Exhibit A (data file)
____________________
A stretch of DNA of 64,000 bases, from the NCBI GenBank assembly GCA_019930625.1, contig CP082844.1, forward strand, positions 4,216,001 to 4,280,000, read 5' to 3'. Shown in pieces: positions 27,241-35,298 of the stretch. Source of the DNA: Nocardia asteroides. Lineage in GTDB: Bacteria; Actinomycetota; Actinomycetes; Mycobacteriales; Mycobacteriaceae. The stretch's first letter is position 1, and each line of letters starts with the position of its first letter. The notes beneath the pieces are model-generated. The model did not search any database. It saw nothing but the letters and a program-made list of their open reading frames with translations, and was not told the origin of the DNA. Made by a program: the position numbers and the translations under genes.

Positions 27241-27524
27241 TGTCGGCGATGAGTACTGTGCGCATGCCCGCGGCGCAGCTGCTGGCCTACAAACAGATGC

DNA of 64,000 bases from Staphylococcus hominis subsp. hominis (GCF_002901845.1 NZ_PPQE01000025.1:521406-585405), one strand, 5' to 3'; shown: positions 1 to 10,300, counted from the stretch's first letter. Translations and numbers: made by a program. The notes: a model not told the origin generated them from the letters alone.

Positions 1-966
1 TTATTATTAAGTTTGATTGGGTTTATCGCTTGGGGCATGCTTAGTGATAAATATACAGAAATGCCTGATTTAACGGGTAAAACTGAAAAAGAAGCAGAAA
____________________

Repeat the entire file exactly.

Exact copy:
A stretch of DNA of 64,000 bases, from the NCBI GenBank assembly GCA_019930625.1, contig CP082844.1, forward strand, positions 4,216,001 to 4,280,000, read 5' to 3'. Shown in pieces: positions 27,241-35,298 of the stretch. Source of the DNA: Nocardia asteroides. Lineage in GTDB: Bacteria; Actinomycetota; Actinomycetes; Mycobacteriales; Mycobacteriaceae. The stretch's first letter is position 1, and each line of letters starts with the position of its first letter. The notes beneath the pieces are model-generated. The model did not search any database. It saw nothing but the letters and a program-made list of their open reading frames with translations, and was not told the origin of the DNA. Made by a program: the position numbers and the translations under genes.

Positions 27241-27524
27241 TGTCGGCGATGAGTACTGTGCGCATGCCCGCGGCGCAGCTGCTGGCCTACAAACAGATGC

DNA of 64,000 bases from Staphylococcus hominis subsp. hominis (GCF_002901845.1 NZ_PPQE01000025.1:521406-585405), one strand, 5' to 3'; shown: positions 1 to 10,300, counted from the stretch's first letter. Translations and numbers: made by a program. The notes: a model not told the origin generated them from the letters alone.

Positions 1-966
1 TTATTATTAAGTTTGATTGGGTTTATCGCTTGGGGCATGCTTAGTGATAAATATACAGAAATGCCTGATTTAACGGGTAAAACTGAAAAAGAAGCAGAAA